Frame POC

I sure hope my tools really are somewhere in Mt Flood. This business of modelling by candlelight without a square, or even a straight edge is wearing thin after only one evening.

At least I managed to find some syringes and a bottle of MEK that Kyle Gardiner kindly passed my way a few years ago. I’ve been a big fan of MekPak ever since I lived in England, and I thought the raw chemical would be just as good. It turns out, it is quite a bit thinner and therefore harder to control with a syringe. I also seem to be more sensitive to it, and found I was starting to float around the chandelier after only a few minutes.

Even with the makeshift arrangements, however, I threw together the parts from the Cricut in less than an hour. It makes a bijoux frame, with the appropriate recesses through the frame members to accept the springy compensating beams.

The spring design (below) is the particular technical risk that I want to explore with this proof of concept. Sadly, I was unable to find any fine phosphor bronze sheet for the experiment, and so, I will have to use brass to play the part of springs. How I form the shapes in that, given my reduced tool chest, remains as a problem for another day!



8 thoughts on “Frame POC

  1. Hi René,

    Mekpak isn’t actually MEK, but a proprietary blend of solvents. Originally it was indeed the chemical for which it is named, but that was found to be too volatile and aggressive for frequent use.

    That said, I use MEK, but sparingly.


      1. I use a small paintbrush. The thing with MEK is to work with the volatility, as it means you don’t need much to effect a good joint. For detail work, a 000 sized brush is fine. For anything bigger, I use an 00 or 1. For larger laminations I have recently bought some di-limonene, but have yet to try it. This does require good, close-fitting joints: just like soldering metal!

      2. Thanks Simon. Do you have one of those cunning bottle tops that makes a tiny puddle when you dab it with your brush, or do you just live in a cloud of fumes?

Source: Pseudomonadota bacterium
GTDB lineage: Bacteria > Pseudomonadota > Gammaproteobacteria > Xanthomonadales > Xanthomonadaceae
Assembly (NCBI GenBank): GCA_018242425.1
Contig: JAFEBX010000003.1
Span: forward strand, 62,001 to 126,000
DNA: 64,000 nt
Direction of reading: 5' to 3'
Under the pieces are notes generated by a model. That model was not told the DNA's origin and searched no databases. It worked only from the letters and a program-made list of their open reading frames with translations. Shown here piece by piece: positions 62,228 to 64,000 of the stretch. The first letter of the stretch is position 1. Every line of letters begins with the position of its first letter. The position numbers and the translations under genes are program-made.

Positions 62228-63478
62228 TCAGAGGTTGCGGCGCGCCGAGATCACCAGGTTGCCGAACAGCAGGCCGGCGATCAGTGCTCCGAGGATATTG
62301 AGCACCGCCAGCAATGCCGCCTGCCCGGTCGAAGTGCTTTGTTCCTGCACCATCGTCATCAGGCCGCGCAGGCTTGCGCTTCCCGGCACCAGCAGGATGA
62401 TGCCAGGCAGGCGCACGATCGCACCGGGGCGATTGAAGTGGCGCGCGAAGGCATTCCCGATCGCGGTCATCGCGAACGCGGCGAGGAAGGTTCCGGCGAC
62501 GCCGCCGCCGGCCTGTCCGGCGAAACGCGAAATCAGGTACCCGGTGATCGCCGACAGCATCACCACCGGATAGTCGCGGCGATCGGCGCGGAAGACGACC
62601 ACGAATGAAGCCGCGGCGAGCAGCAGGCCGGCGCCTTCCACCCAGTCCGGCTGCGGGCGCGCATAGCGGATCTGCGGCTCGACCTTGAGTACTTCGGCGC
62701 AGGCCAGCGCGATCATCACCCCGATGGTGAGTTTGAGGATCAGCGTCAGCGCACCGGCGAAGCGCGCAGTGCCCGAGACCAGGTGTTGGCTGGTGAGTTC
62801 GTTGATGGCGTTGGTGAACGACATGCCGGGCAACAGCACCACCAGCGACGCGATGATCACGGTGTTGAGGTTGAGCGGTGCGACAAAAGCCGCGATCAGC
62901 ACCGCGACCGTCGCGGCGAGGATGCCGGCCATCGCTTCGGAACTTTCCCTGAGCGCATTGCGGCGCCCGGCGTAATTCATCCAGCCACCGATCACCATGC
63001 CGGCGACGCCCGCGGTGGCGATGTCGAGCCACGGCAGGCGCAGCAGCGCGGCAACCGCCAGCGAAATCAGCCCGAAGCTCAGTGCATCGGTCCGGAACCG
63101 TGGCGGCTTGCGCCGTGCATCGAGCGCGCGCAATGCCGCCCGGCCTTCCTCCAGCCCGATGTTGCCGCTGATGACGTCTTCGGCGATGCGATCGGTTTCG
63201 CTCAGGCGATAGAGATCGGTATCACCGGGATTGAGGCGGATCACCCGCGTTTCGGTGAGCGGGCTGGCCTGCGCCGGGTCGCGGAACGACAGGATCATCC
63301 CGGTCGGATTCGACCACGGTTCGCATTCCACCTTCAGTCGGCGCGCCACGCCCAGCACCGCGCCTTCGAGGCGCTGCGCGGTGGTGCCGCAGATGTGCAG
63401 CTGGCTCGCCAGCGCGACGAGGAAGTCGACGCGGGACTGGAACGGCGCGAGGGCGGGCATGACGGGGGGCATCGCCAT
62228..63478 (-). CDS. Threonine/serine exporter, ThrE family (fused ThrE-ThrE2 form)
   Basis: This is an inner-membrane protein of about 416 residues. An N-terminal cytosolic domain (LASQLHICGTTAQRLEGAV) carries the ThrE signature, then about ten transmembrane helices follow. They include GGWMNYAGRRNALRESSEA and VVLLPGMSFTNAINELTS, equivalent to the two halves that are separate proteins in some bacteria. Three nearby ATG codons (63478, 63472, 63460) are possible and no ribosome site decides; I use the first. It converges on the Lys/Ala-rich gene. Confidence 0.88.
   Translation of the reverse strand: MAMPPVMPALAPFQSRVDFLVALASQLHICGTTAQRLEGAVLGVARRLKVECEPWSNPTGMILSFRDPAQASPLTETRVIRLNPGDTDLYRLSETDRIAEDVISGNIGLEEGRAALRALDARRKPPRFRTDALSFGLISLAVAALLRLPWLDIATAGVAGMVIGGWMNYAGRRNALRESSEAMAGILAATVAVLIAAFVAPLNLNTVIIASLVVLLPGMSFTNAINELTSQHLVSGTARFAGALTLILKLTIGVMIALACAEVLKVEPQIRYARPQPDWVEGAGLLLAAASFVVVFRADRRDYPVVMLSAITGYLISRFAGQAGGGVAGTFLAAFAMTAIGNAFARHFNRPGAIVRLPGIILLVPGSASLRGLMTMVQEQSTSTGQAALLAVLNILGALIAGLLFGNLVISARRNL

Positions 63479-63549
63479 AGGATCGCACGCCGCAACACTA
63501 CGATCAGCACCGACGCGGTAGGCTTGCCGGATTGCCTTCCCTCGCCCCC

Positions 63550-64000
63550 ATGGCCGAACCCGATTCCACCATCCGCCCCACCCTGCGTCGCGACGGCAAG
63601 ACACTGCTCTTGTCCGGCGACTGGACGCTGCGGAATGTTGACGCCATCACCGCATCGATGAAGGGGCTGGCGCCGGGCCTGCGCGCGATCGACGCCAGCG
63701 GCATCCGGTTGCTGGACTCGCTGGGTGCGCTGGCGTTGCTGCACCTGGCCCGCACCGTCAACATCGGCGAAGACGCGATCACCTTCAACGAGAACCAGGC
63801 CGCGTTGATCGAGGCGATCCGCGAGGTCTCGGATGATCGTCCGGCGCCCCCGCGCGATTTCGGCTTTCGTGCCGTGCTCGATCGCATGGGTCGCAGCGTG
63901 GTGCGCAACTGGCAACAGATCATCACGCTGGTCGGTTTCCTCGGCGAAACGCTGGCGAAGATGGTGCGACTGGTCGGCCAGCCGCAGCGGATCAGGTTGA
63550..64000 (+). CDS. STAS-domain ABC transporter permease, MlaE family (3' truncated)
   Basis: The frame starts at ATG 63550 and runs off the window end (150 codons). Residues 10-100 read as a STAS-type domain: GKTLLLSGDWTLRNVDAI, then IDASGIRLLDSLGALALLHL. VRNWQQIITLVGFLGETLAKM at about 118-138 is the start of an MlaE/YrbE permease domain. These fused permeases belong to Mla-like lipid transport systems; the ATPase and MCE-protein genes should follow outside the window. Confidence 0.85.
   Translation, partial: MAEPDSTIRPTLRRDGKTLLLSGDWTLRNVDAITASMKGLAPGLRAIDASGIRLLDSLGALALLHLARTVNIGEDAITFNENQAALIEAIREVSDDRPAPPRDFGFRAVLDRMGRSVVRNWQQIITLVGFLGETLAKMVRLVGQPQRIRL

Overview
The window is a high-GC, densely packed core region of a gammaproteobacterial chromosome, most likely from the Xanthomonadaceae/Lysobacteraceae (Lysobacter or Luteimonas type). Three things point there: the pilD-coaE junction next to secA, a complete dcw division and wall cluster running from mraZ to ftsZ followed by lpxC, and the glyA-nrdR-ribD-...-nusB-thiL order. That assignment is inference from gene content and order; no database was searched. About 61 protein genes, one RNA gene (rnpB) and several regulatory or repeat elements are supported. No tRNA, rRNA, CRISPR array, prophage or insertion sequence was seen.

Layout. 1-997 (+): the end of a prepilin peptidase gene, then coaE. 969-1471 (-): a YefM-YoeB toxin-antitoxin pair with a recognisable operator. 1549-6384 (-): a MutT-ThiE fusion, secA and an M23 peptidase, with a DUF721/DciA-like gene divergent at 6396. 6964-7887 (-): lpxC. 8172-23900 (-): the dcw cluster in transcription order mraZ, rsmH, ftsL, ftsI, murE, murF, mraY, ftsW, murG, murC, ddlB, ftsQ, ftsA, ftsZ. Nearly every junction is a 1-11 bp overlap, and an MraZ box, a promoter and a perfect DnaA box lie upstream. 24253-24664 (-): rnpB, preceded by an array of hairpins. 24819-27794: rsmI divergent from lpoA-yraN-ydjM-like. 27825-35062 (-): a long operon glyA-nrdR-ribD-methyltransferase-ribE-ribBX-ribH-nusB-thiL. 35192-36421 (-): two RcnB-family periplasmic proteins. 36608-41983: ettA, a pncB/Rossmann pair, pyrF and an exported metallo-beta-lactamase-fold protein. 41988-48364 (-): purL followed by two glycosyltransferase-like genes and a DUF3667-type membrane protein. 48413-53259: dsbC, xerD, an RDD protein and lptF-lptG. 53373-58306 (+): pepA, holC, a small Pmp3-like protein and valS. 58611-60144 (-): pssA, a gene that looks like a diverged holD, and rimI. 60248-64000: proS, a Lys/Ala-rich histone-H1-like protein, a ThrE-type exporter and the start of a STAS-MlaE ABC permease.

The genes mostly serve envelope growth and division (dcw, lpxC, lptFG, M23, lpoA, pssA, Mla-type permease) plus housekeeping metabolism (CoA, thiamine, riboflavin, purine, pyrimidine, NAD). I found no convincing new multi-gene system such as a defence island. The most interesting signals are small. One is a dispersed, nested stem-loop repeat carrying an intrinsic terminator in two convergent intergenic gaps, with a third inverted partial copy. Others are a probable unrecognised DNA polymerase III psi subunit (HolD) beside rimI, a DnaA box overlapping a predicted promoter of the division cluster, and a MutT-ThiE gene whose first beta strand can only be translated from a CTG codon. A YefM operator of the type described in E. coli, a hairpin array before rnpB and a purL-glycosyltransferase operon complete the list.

2. Hi Rene…I wonder if the styrene sheet will provide a large enough, and slippery enough, surface so the sprung hex nuts don’t bind? Do you have any depth in that area so you could “build” the surface areas up with a bit of Delrin sheet if needed?

    1. It’s a good question Mark. I believe there is at least a quarter millimetre of clearance designed in; so I think the POC should work as much as I want it to. On the real model, the clearance will be taken up later by a fitted bearing guide, positioned using the connecting rods.

  3. Rene,
    I use MEK exclusively as my model “glue’. I buy in the quart from my local hardware store. The way I keep from smelling the fumes is to pour a small amount into a needle bottle. Squeeze the bottle just slightly and MEK comes out. If the needle gets clogged with styrene, a quick pass with a flame clears the clog. I’ve also tried a paint brush dipped in MEK, but I find I reach needle 10 times out of 10…

    Something along the lines of this.


    I have the bottom one, and the shape makes for a nice controlled squeeze.


Leave a Reply

Fill in your details below or click an icon to log in: Logo

You are commenting using your account. Log Out /  Change )

Google+ photo

You are commenting using your Google+ account. Log Out /  Change )

Twitter picture

You are commenting using your Twitter account. Log Out /  Change )

Facebook photo

You are commenting using your Facebook account. Log Out /  Change )

Connecting to %s

This site uses Akismet to reduce spam. Learn how your comment data is processed.